Part of the Workers in Tropical Medicine series produced by the Centers for Disease Control and Prevention (CDC), this interview with Dr. J. Austin Kerr examines his forty years of work for the Rockefeller Foundation. He was initially stationed in Alabama, but while working in Tennessee, he noted that the prevalence of hookworm in school children related to the presence of sand- or clay-based soil, and began to investigate these associations. In the 1920s, Kerr was asked by Rockefeller to work in Brazil, combating yellow fever in urban areas. He monitored the presence of Aedes eqyptiae mosquitoes, especially near water supplies. In the interview, he is also asked about a viscertome, a device which pierces the abdominal wall to obtain a liver sample. After working for many years in Brazil, helping to eradicate Anopheles, he was posted to Egypt and continued mosquito eradication work there.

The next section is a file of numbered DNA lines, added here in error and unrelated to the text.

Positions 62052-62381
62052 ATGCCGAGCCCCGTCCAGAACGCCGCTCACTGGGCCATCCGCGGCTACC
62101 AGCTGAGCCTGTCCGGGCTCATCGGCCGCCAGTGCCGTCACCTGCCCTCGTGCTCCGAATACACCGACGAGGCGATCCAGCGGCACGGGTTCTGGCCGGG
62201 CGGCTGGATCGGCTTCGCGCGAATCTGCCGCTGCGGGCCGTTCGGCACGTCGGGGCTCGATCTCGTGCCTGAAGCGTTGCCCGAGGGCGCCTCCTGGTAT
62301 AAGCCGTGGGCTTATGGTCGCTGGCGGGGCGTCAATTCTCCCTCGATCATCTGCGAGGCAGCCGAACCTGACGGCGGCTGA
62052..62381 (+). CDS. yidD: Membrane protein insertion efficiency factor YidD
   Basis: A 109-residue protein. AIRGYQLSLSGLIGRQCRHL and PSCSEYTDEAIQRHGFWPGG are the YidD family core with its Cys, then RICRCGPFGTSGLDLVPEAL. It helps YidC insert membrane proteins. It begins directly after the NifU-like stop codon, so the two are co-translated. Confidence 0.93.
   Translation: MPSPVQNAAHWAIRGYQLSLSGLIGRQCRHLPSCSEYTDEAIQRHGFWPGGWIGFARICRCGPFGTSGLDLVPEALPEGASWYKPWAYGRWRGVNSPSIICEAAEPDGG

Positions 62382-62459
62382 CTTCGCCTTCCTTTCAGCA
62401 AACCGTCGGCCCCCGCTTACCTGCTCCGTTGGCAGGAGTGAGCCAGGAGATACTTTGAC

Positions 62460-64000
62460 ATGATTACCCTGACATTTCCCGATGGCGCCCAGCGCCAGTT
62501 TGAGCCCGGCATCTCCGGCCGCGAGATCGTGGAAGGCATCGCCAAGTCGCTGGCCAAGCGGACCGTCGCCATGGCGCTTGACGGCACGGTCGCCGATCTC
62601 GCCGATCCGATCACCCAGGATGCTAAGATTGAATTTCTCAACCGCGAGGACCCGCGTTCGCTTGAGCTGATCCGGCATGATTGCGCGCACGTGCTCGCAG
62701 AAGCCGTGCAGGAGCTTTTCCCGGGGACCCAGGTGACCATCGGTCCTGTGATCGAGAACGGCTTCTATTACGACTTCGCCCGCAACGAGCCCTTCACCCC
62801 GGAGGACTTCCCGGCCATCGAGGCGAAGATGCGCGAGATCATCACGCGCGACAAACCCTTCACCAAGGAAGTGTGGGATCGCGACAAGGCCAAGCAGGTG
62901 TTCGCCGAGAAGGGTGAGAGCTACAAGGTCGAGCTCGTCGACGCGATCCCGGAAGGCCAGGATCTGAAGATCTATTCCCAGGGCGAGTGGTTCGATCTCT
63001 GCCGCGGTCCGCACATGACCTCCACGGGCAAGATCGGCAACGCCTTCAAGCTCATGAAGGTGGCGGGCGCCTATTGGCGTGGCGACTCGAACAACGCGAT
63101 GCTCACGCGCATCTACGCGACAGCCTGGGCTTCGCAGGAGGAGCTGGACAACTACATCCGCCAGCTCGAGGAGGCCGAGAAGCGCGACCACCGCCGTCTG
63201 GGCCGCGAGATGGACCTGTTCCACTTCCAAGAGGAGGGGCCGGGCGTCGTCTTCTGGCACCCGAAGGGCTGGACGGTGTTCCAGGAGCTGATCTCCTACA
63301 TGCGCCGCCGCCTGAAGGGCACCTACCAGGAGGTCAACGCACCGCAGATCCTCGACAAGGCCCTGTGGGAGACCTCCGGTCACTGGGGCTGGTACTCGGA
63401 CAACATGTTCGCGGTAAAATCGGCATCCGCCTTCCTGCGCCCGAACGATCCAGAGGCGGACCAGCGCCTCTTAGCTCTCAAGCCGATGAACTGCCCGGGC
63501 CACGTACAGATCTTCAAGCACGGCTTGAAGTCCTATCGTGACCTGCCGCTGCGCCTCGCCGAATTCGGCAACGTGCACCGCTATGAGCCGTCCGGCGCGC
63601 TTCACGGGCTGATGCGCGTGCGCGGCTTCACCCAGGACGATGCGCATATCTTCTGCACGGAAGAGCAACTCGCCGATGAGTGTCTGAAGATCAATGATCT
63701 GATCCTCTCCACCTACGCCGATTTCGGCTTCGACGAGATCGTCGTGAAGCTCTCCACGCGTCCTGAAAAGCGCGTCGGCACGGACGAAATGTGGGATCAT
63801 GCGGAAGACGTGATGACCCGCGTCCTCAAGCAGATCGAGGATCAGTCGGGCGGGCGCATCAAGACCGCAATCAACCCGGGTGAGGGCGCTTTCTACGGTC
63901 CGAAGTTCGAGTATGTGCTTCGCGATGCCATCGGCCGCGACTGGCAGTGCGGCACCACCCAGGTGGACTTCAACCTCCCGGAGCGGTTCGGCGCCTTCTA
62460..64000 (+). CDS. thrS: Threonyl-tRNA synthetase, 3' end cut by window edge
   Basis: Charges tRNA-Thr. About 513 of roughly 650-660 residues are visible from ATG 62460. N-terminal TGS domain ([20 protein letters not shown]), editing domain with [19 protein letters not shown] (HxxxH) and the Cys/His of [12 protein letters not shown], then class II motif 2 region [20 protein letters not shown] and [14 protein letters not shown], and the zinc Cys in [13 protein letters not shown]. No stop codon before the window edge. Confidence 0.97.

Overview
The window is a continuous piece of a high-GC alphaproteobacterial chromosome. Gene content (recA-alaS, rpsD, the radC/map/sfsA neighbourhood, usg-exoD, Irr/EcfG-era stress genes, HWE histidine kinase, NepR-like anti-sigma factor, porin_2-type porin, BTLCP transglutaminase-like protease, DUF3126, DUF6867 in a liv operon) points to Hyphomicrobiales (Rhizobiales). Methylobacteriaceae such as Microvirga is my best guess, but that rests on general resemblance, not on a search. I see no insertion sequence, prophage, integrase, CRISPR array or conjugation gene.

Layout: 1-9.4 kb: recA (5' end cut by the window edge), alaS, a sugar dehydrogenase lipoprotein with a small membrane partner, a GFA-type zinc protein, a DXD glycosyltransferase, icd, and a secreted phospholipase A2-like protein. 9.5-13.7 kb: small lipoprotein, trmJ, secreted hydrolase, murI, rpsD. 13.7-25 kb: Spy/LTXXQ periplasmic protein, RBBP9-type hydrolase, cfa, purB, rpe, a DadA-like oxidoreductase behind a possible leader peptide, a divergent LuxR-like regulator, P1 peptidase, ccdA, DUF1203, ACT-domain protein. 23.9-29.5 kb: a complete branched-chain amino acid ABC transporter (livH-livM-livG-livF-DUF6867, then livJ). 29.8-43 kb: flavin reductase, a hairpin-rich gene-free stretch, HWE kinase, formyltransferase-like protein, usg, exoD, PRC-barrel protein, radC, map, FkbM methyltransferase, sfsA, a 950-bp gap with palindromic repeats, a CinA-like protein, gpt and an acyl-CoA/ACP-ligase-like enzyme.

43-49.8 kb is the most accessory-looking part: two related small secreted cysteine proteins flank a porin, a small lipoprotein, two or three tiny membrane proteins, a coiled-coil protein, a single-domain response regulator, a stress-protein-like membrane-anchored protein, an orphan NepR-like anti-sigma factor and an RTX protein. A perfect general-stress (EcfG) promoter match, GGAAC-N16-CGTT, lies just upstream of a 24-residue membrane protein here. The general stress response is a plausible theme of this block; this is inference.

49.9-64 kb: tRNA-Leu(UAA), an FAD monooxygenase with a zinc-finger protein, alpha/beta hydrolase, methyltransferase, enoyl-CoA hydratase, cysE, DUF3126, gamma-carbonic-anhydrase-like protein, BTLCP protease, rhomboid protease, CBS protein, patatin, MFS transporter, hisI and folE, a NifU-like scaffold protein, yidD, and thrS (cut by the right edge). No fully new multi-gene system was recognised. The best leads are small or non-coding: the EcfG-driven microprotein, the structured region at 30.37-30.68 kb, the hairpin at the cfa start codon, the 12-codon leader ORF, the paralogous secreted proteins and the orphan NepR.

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Interviewed by Wilbur G. Downs and Thomas H.G. Aitken.